A Nightmare On Elm Street 3 Cut An Effect That Was Deemed Too Disturbing For The Movie

Anyone who has worked in film can tell you that plans are constantly changing. You try to plan for it all in advance in pre-production to try to make things run smoothly once filming starts. But you can only plan for so much, especially when it comes to the below-the-line crafts. Makeup might not look right on camera. Costume changes can happen in the middle of production once deemed impractical. A stunt may be completely re-worked when safety is called into question (though, unfortunately, not always). That's when the team has to quickly come up with something or else risk a delayed production. A death sentence!

In the case of "A Nightmare On Elm Street 3: Dream Warriors," the special effects department dealt a lot with this trial and error process. Freddy Krueger's supernatural murderous attempts in this installment reached new levels of ridiculous creativity. That creativity came at a cost, though, as the special effects team had to figure out how to bring their ideas to life.

Whether it was trying to perfect the gigantic Krueger snake or troubleshooting using real televisions with metal arms in a death scene featuring Krueger, the team had to work to get these ambitious ideas done within the time constraints they were under. Sometimes time wasn't enough, though. In the case of the puppet used in the scene where Kristen (Patricia Arquette) is trying to save a little girl from Freddy Krueger, some changes had to be made right on the spot.

Too real

No good deed goes unpunished, and in the case of crafting the little girl corpse we see in "A Nightmare On Elm Street 3," doing exactly what the director wanted ended up backfiring. As special makeup effects artist Mark Shostrom shared with Bloody Disgusting, director Chuck Russell's instructions were straightforward: "Think Aushwitz." So, he went about his task to create what Russell wanted:  "I went to the Simon Wiesenthal museum and I got research and I made this corpse. The ribcage looked very emaciated and it was a little heart wrenching, this poor little girl puppet."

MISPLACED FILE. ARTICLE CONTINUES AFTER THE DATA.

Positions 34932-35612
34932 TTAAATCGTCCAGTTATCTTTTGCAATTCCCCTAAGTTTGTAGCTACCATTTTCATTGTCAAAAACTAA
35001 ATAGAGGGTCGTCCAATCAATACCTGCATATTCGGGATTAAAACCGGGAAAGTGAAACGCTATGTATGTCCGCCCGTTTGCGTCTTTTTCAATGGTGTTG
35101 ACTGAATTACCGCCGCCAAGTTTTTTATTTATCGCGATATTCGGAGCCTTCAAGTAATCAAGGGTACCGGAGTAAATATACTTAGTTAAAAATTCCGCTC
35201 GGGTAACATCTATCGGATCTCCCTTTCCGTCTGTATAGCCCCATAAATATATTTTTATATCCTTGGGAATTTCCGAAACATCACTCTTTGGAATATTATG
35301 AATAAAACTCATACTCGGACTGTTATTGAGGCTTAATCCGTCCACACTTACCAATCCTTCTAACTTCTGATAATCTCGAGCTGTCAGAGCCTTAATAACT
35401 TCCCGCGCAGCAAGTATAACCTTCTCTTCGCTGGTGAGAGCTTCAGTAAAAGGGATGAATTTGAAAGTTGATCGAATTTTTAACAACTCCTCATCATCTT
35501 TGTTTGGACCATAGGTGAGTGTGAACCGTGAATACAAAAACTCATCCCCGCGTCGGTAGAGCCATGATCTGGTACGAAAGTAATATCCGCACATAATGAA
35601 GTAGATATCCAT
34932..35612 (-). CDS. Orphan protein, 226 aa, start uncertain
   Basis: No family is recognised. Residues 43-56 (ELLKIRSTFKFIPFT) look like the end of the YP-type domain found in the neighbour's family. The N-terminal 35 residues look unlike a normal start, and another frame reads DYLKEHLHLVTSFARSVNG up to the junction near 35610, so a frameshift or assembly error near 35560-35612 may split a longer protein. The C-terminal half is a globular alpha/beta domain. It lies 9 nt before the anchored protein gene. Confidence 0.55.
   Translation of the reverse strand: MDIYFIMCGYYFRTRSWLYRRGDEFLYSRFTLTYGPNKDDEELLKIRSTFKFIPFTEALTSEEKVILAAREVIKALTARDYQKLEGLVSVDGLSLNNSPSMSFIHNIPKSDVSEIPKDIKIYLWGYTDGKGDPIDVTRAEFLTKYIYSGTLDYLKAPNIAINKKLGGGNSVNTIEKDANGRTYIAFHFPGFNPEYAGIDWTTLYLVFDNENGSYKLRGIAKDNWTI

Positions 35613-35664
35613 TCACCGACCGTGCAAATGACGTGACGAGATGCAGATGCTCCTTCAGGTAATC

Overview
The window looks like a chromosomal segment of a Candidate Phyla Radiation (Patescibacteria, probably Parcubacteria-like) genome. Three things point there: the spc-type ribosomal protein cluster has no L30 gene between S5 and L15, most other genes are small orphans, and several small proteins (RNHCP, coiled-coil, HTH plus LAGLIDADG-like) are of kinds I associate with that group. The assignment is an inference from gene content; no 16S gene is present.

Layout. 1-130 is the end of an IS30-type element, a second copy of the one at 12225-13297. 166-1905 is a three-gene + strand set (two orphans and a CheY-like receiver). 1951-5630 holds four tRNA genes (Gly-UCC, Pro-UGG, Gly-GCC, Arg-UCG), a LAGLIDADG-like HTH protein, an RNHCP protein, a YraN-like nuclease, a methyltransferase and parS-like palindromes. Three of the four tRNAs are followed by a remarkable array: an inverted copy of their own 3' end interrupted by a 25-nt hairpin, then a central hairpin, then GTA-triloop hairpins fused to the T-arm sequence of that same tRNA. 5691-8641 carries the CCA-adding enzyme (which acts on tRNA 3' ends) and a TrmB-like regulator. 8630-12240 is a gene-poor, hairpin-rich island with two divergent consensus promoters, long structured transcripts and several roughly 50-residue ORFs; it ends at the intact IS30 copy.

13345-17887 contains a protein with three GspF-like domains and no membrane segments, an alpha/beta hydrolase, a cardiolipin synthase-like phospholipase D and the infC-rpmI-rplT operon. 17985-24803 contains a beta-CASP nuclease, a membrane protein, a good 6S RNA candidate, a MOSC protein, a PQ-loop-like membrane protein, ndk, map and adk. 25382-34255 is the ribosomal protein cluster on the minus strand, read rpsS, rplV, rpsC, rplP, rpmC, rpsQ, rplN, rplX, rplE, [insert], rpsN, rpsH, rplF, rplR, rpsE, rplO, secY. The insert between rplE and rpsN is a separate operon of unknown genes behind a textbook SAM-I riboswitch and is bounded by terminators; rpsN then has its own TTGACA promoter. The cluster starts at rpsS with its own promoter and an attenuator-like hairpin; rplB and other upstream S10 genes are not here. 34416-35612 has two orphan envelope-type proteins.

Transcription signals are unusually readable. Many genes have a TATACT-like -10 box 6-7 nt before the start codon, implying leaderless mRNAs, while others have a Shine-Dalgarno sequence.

If you've already seen the film, you already know that this is not what we got in the final cut. No, instead we got the less impactful skeleton grinning up at Kristen, telling her that she is hurting. While it gets the point across, it's not the emotional gut punch originally envisioned. So, what exactly happened to warrant this change? Shostrom did too good of a job.

After 10 weeks of hard work in constructing this mechanical corpse, Shostrom presented the little girl puppet to Russell. It was so realistic looking that the director completely shut down even the thought of filming it. As Shostrom describes the moment on set, he shared, "[Russell] looked and said 'Oh my God, everybody who's Jewish in the audience is going to look at this and hate me. We can't film this.'" With the time crunch, though, something had to be done and fast.

Last minute decisions

Making decisions under time constraints is never a fun time. For Russell on the set of "A Nightmare On Elm Street 3," there were too many things going on at once when Shostrom came to him with the mechanical girl puppet he asked for. Time couldn't be wasted on sitting on a decision. No, hard choices had to be made. This put Shostrom and other crew members in a tricky position, though. They had to shoot the scene right then and there, but couldn't use the puppet that Shostrom had spent 10 weeks making.

"I've never in my life experienced anything like that because at the very least take an hour, put it on film and decide later when you're not frazzled by shooting three units and the day before Christmas. But they didn't even film it," shared Shostrom. What makes this more sad is that the puppet no longer exists. It apparently rotted away. All of that work and no one got a chance to see it. 

What we see onscreen is the prop department's last-minute solution to the problem. Good in a pinch but, as mentioned before, not exactly the one-two punch needed to shock viewers after seeing some of the other special effects executed scenes prior. If there had been more time, one wonders what Shostrom could have crafted after Russell vetoed his creation. Unfortunately, we will never know. All we can do is mourn the loss of what could have been.